CEO John Chen last summer proclaimed that BlackBerry’s workforce restructuring had come to an end and that it was time for the company to grow revenue. But two quarters later, Chen’s shrewd and applauded cost-cutting efforts still haven’t been enough to outpace falling sales. Now in the second half of its turnaround, BlackBerry will focus on stabilizing revenue with sustainable profits, Chen said:
BlackBerry last week reported fourth-quarter revenue of US$660 million — well under analyst expectations, but enough to put the company back in the black.
Approximately 42 percent of that revenue came from hardware sales, about 47 percent from services, and about 10 percent from software.
BlackBerry declined to comment on which areas of the accounting sheets reassured its leadership and investors. Company officials “cannot ad lib any further” on the earnings report, spokesperson Lisette Kwong told the E-Commerce Times.
When There’s Nothing Left to Cut
Stepping in as interim CEO of BlackBerry in the fall of 2013, Chen gave investors hope that the company’s demise wasn’t imminent.
Cost cutting and niche marketing have been hallmarks under Chen’s watch, but the latest earnings report indicates no more than a delay of the inevitable, according to Roger Entner, founder and lead analyst of Recon Analytics.
“I will miss them when they’re gone,” he told the E-Commerce Times. “They have managed to slow their decline by drastically cutting costs, but you can’t cut yourself to growth. The sad fact, remains: No matter how quickly they cut costs, their revenues are falling. A successful company grows revenues.”
It’s unclear if BlackBerry ever will be able to sustain meaningful profitability again, according to wireless analyst and consultant Jeff Kagan.
“I’d like to congratulate them on having a good quarter,” he said.
Still, “I had been hoping that they would have snapped out of this over the last several years,” Kagan added, “but they keep on disappointing.”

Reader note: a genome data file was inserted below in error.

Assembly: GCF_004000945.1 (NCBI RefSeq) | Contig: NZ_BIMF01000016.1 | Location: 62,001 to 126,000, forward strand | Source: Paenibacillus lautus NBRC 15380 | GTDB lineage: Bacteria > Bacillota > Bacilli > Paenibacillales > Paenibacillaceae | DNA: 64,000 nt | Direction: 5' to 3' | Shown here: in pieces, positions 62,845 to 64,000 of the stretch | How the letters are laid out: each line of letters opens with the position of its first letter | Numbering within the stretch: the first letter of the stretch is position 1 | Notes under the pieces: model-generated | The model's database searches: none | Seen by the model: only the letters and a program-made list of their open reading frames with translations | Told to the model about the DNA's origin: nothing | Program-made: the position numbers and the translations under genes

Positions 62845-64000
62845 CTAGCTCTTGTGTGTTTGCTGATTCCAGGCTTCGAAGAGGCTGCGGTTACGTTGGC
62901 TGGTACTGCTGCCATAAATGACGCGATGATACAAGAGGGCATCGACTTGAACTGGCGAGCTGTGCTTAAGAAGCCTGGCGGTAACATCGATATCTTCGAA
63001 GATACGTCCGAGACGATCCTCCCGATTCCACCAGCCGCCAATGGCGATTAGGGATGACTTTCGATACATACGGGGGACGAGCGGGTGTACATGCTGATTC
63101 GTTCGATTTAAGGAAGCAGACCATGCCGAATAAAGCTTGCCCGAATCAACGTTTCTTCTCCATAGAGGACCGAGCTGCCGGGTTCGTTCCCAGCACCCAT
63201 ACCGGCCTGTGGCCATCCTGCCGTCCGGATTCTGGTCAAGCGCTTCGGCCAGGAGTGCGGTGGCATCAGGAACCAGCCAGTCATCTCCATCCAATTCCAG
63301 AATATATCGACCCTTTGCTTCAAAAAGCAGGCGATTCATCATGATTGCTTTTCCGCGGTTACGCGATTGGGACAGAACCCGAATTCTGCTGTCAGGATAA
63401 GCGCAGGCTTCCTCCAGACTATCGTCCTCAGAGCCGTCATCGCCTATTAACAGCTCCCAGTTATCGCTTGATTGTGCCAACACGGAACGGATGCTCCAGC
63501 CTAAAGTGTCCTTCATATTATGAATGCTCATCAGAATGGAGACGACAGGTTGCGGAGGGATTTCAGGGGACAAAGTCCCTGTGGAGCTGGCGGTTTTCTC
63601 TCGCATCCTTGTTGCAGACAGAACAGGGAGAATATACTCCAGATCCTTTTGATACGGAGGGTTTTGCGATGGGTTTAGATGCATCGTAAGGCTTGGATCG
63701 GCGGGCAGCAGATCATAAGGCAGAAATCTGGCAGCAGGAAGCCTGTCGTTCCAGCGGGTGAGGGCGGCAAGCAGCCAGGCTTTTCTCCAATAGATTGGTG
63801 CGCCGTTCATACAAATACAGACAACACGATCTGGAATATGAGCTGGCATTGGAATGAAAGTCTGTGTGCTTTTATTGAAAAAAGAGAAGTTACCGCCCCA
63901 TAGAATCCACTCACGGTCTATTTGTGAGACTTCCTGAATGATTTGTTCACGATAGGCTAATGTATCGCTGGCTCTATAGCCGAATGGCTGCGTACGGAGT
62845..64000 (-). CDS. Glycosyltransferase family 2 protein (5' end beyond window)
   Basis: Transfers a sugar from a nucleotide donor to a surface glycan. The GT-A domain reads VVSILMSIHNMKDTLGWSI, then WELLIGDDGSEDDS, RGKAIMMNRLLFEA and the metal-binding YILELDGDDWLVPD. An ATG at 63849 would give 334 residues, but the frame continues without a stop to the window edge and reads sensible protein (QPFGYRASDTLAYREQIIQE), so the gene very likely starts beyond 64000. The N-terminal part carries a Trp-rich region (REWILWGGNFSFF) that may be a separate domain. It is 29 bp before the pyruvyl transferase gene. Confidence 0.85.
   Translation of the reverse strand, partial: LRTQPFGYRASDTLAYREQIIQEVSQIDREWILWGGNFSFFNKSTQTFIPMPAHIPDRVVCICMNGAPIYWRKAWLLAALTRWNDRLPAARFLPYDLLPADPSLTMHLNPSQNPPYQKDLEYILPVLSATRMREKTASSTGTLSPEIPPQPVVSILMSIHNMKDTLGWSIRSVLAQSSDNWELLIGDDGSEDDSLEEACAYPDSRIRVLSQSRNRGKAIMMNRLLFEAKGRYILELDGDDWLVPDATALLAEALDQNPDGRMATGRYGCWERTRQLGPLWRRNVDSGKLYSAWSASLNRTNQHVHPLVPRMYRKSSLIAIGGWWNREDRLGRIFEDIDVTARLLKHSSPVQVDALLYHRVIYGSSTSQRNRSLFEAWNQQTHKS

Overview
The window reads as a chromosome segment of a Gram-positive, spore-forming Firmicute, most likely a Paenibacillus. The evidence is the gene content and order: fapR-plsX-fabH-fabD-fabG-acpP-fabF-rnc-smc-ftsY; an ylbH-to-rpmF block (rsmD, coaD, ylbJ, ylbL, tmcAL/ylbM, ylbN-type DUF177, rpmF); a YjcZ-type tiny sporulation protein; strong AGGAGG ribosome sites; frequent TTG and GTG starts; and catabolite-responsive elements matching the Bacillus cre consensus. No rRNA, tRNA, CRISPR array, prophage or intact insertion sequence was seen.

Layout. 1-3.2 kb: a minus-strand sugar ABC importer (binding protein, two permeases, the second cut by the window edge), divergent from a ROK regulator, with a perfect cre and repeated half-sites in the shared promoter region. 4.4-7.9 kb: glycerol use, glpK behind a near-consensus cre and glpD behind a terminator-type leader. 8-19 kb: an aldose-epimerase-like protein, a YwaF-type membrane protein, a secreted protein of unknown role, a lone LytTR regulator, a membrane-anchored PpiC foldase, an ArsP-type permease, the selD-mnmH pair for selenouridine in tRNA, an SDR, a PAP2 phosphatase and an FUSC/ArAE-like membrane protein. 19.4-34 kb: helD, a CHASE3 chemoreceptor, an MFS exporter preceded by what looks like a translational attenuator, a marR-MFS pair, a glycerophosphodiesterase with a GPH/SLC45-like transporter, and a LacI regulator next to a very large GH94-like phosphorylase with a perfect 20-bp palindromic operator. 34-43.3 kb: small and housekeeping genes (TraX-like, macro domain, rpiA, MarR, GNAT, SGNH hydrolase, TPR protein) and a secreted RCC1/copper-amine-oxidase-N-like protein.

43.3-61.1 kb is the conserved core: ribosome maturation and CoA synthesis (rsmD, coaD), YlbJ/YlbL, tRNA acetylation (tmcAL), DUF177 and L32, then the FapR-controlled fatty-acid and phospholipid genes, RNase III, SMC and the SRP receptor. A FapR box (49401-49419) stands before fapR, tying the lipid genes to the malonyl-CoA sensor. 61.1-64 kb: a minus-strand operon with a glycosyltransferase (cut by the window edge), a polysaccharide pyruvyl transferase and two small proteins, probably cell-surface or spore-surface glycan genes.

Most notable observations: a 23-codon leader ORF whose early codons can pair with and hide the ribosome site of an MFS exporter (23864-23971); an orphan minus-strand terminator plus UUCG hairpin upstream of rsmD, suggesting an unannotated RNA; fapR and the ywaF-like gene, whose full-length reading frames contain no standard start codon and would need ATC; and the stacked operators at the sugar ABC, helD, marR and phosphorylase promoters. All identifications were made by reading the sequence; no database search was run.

When There’s Nothing Left to Grip
BlackBerry’s promise makes it disappointing to see the company, quarter after quarter, fail to take big steps in reclaiming it the position it once held, Kagan said.
Since the fourth quarter of 2011, BlackBerry’s presence in the mobile OS market has shrunk dramatically — from holding onto an 8.1 percent share to clutching a 0.4 percent ledge.
“I think there’s a place for additional operating systems — customers will want that,” said Kagan. “However, [BlackBerry is] just not marketing it well or selling it well. I hope they can turn that around.”
When There’s Nothing Left to Sell
BlackBerry’s fourth quarter saw the movement of about 1.3 million of its smartphones, down from the roughly 2 million it sold in the fourth quarter of the previous year.
Its square-shaped Passport, released in September of last year, bore the flag of the company’s latest hardware strategy. The 4.5-inch phone was launched to appeal enterprise users — the same group that helped BlackBerry blossom into a mobile powerhouse until the second half of the last decade.
The Passport flew out of warehouses and spent little time on shelves shortly after launch. While it sold out quickly, BlackBerry had released just 200,000 of the handsets at launch. To put that into perspective, the latest iPhone sold about 10 million units in three days.
BlackBerry declined to provide details on the handsets it moved in its fourth quarter, but said that it intended to expand its distribution capabilities.
BlackBerry may never say never, but its time may be running out, nevertheless.
“They turned around part of the story,” said Kagan, “but that’s not enough.”